Steward the Gospel Well: A Framework for Both the Energized and Overwhelmed

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As a budding missiologist, I am being trained to research and analyze the church and culture within a sound biblical framework. Since I’m on staff with Cru, I put my learning into practice as I interact with city leaders and kingdom citizens participating in the Great Commission across the country actively.

We collaborate with all sorts of leaders who seek to steward the gospel well. Many pastor or partner with churches in the urban core. Some serve Millennials by helping them to navigate the precarious path between faith and work. Others encourage actors, artists, filmmakers and authors. One thing these believers have in common, whether Cru staff, educators, civil servants, financial analysts or computer programmers, is passion and a longing to make a difference for God’s kingdom in their field of influence or their neighborhood.

As we dialogue with followers of Jesus, we reflect on the rapidly changing culture and consider how we can effectively express the gospel in word and deed. We ask questions like:

  • What does it look like to stand for Christ in the public square?
  • How can we wholeheartedly engage in social justice and serve the marginalized in our society?
  • How do mass migration and immigration pose new challenges for the mission and missions? (For some of our partners, the heart-wrenching refugee crisis demands quick and innovative solutions to meet unprecedented needs.)

I don’t know about you, but I vacillate between feeling energized by the myriad opportunities and overwhelmed by the weight of our current reality. How can we, the Church, faithfully steward the beautiful gospel of Jesus Christ in the twenty-first century?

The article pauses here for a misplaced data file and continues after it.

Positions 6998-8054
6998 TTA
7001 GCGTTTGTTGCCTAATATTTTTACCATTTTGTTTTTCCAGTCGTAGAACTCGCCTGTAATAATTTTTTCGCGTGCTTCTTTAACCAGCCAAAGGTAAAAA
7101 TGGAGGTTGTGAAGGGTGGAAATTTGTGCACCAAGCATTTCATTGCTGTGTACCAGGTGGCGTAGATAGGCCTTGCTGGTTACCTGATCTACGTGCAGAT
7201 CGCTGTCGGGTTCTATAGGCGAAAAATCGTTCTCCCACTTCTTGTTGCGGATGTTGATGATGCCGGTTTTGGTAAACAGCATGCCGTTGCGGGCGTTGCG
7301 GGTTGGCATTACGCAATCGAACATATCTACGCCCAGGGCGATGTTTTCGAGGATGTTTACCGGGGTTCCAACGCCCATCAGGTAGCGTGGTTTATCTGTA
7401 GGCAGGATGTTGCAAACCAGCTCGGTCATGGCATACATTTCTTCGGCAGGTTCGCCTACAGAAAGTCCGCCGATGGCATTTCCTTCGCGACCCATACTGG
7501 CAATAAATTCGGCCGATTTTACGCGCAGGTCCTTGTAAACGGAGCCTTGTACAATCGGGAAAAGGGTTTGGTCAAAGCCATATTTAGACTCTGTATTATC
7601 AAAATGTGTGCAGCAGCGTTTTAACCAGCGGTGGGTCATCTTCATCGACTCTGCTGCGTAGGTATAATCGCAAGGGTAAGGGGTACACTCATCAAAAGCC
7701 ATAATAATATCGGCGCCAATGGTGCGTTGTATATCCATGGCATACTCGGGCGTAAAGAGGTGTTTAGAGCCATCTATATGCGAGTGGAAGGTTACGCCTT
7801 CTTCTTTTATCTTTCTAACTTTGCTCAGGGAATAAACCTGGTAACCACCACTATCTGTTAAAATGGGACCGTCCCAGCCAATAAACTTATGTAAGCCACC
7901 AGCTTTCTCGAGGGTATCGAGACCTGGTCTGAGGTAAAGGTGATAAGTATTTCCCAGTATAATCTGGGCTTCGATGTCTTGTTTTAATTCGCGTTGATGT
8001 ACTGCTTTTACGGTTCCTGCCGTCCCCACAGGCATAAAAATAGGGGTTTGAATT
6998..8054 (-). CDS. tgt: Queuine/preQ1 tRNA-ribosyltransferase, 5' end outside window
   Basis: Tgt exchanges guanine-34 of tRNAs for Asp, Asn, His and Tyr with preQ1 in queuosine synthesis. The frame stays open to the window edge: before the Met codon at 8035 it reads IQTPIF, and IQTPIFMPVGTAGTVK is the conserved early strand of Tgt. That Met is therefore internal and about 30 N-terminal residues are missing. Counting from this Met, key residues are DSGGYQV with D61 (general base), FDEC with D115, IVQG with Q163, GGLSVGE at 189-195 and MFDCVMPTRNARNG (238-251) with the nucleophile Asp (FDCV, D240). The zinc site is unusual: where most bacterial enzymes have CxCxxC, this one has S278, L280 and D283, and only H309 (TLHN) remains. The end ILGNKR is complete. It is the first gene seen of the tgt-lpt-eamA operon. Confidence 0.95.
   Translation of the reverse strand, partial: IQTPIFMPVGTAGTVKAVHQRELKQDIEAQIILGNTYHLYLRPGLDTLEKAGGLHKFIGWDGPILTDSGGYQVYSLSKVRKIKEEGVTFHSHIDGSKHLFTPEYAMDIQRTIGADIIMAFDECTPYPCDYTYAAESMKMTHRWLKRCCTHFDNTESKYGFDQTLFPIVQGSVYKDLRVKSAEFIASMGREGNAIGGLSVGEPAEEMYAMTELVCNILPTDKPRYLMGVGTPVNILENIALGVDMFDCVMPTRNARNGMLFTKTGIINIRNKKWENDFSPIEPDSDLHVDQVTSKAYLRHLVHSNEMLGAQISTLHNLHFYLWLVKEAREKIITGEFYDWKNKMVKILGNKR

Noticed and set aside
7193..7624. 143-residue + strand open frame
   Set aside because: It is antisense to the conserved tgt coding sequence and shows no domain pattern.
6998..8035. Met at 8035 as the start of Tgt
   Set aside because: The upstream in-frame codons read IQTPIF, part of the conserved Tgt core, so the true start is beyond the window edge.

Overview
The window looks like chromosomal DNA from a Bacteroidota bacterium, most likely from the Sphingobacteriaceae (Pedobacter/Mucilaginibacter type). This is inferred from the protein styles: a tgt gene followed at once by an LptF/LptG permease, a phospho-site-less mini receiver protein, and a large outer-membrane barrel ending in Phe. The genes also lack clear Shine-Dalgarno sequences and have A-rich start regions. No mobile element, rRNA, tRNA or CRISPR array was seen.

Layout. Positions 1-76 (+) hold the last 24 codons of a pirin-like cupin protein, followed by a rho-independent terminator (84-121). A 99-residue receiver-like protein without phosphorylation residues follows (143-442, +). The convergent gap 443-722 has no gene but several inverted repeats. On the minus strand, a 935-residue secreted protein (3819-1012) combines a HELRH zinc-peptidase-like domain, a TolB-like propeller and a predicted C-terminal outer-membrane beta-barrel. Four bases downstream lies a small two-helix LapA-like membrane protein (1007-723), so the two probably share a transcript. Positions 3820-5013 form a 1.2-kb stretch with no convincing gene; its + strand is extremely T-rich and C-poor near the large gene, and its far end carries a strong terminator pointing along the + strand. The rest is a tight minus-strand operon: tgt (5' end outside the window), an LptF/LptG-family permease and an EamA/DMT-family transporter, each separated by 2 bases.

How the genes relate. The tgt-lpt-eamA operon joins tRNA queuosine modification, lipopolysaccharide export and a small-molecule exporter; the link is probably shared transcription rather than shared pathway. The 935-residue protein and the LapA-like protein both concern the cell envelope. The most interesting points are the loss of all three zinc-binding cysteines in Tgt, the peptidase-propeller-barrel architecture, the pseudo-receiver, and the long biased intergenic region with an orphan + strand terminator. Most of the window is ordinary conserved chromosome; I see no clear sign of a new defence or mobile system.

As I’ve mulled this over, I’ve become convinced that we must develop a missional framework that is Eschatological, Christocentric, and Trinitarian.

1. We need a missional framework that’s Eschatological.

The global reality screams for hope, and the gospel provides the answer.

The entire storyline of the Bible points toward an eschatological hope: God makes himself known through his creation and new creation. God’s promise of redemption, announced at the Fall and wrapped in hope, echoes across salvation history and promises never to disappoint.

Here’s why this matters: True hope provides peace now, in the face of uncertainty and an ever-changing landscape, and motivation to persevere as we anticipate the kingdom not yet realized.

So when God desired to show more convincingly to the heirs of the promise the unchangeable character of his purpose, he guaranteed it with an oath, so that by two unchangeable things, in which it is impossible for God to lie, we who have fled for refuge might have strong encouragement to hold fast to the hope set before us. We have this as a sure and steadfast anchor of the soul, a hope that enters into the inner place behind the curtain, where Jesus has gone as a forerunner on our behalf, having become a high priest forever after the order of Melchizedek. (Hebrews 6:17–20)

The global reality screams for hope, and the gospel provides the answer.

2. We need a missional framework that’s Christological.

We must make every effort to situate Christ at the very center of our missional framework, for he provides the plumb line for hope. Paul, in the book of Colossians, reminds us of Christ’s preeminence: He is the very image of God, the creator and sustainer of all things, and the one through whom all things have been reconciled. Through Christ alone we are free to draw near, with confidence, to the throne of grace because in Christ we are holy and blameless (Col. 1:13–23; Heb. 4:14–16).